Assistant Professor Ann & Robert H. Lurie Children's Hospital of Chicago/Northwestern University Chicago, Illinois, United States
Background: Recent reports have suggested a concerning lack of accessible high-quality home healthcare (HHC) for children with medical complexity (CMC). However, no current reliable methods exist to measure what constitutes accessible high-quality HHC for CMC.
Objective: To 1) develop a family-reported survey (PediHome) to measure the quality of HHC for CMC and 2) apply PediHome in a clinical sample of CMC to assess pediatric HHC quality.
Design/Methods: We convened a multidisciplinary national expert panel (n=22) to prioritize survey content using a pre-published conceptual framework and extant literature. Panelists qualitatively reviewed and scored pre-test items for relevance, importance, and wording. Next, cognitive interviews were conducted with English- and Spanish-speaking family caregivers of CMC (n=12 & n=4, respectively) to revise problematic items and clarify response options. Finalized items were programmed into an electronic survey and tested for accuracy and flow.
We then conducted a cross-sectional survey of CMC family caregivers identified from two complex care and coordination programs nationally. Respondents had to be >18 yrs. old, English- and/or Spanish-speaking, and a legal guardian. CMC had to be <21 yrs. old. Eligible families were approached by phone, email, and/or letter (6/1/20-10/31/20), consented, and received a $15 gift card for participation. We conducted descriptive statistics and analyzed the relationship between respondent characteristics and survey items using covariate-adjusted linear or logistic regression.
Results: Twenty-five survey items were included, of which 3 quantified nursing receipt amount, 1 assessed overall quality, and 21 focused on specific quality domains. Of 312 families approached, 142 participated (46%) of which 62 (48%) had a CMC receiving home nursing. Respondent and patient characteristics are presented in Tables 1-2. Families reported their CMC received a weekly mean of 58.4% (SD ±31.2%) of approved nursing hours with 55% reporting a missed nursing shift within a month. Mean overall quality was 6.5 (2.9) (scaled 0-10) and specific quality item scores ranged from 2.4 (1.5) to 3.4 (0.9) (scaled 0-4) (Table 3). Having a White non-Hispanic parent was associated with a reduced likelihood of missed shifts (aOR=0.19, 95% CI [0.04, 0.78]). Conclusion(s): PediHome is a new content-valid family-reported measure of HHC quality for CMC that permitted measurement of deficits in quality across several domains. Future work will involve assessing Pedihome’s construct and predictive validity.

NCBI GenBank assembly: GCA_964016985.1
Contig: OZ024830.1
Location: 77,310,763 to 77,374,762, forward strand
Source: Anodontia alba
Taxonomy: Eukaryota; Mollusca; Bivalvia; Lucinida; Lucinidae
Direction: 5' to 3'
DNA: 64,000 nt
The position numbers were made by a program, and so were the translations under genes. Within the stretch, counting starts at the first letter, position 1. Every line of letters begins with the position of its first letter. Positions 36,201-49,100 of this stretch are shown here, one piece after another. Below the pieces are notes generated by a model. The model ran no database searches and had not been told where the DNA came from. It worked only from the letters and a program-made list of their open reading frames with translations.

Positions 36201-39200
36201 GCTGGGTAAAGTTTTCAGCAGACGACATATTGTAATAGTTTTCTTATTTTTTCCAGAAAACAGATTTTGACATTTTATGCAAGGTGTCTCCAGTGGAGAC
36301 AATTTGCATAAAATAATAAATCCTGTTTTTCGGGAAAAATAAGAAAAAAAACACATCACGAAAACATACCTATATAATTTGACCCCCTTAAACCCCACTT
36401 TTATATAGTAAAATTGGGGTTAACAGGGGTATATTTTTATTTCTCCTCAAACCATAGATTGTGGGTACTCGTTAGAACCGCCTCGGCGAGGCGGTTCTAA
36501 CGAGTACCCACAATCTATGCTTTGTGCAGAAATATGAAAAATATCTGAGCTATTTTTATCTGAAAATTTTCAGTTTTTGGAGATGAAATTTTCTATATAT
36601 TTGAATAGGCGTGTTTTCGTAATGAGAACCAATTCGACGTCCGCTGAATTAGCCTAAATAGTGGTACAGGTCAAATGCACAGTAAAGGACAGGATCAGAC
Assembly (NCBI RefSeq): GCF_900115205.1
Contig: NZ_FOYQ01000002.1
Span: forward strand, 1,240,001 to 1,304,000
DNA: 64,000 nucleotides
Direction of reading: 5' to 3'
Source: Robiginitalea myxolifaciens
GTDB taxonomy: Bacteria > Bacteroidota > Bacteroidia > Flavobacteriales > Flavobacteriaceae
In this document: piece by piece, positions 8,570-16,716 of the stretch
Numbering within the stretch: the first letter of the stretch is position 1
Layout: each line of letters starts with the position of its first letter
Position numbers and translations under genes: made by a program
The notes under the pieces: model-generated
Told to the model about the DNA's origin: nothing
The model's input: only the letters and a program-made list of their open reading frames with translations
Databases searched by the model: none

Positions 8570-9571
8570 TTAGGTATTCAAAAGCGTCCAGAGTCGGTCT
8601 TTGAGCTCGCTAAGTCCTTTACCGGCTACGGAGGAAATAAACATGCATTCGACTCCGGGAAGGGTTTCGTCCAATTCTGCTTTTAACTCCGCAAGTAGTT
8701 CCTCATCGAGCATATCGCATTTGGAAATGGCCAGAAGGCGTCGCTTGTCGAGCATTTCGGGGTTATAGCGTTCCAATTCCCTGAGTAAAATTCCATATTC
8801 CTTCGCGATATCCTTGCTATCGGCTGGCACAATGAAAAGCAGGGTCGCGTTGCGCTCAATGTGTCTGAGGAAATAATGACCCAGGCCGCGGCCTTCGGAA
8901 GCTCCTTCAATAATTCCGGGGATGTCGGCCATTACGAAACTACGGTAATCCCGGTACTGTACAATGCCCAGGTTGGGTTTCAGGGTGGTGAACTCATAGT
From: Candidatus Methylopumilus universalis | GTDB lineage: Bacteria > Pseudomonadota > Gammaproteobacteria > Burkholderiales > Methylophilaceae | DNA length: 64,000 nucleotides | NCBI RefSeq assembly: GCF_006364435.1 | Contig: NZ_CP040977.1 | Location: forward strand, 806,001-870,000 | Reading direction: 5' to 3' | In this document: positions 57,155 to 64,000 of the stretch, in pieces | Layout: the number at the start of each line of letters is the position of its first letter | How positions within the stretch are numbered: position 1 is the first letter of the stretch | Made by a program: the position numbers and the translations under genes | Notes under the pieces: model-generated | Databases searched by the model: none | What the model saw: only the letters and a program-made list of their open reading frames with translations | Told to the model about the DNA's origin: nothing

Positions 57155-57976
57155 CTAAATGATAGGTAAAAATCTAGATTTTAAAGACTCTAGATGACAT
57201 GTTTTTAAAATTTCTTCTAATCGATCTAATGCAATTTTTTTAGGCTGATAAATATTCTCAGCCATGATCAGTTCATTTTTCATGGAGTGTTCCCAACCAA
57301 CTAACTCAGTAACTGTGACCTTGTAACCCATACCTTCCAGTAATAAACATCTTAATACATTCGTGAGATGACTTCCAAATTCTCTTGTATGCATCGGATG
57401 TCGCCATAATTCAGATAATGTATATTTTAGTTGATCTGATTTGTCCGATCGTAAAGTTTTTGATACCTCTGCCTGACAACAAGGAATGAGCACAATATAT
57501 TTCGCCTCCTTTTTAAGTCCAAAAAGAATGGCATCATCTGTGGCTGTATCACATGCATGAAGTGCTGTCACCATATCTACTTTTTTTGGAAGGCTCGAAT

Table 2 - Part 1
Table 2 - Part 2
Authors/Institutions: Carolyn C. Foster, Northwestern University/Lurie Children's Hospital of Chicago, Chicago, Illinois, United States; Aaron J. Kaat, Northwestern University Feinberg School of Medicine, Chicago, Illinois, United States; Elaine Lin, Mount Sinai Hospital, Jersey City, New Jersey, United States; Sara Shaunfield, Northwestern University Feinberg School of Medicine, Chicago, Illinois, United States; Matthew M. Davis, Northwestern University/Lurie Children's Hospital of Chicago, Chicago, Illinois, United States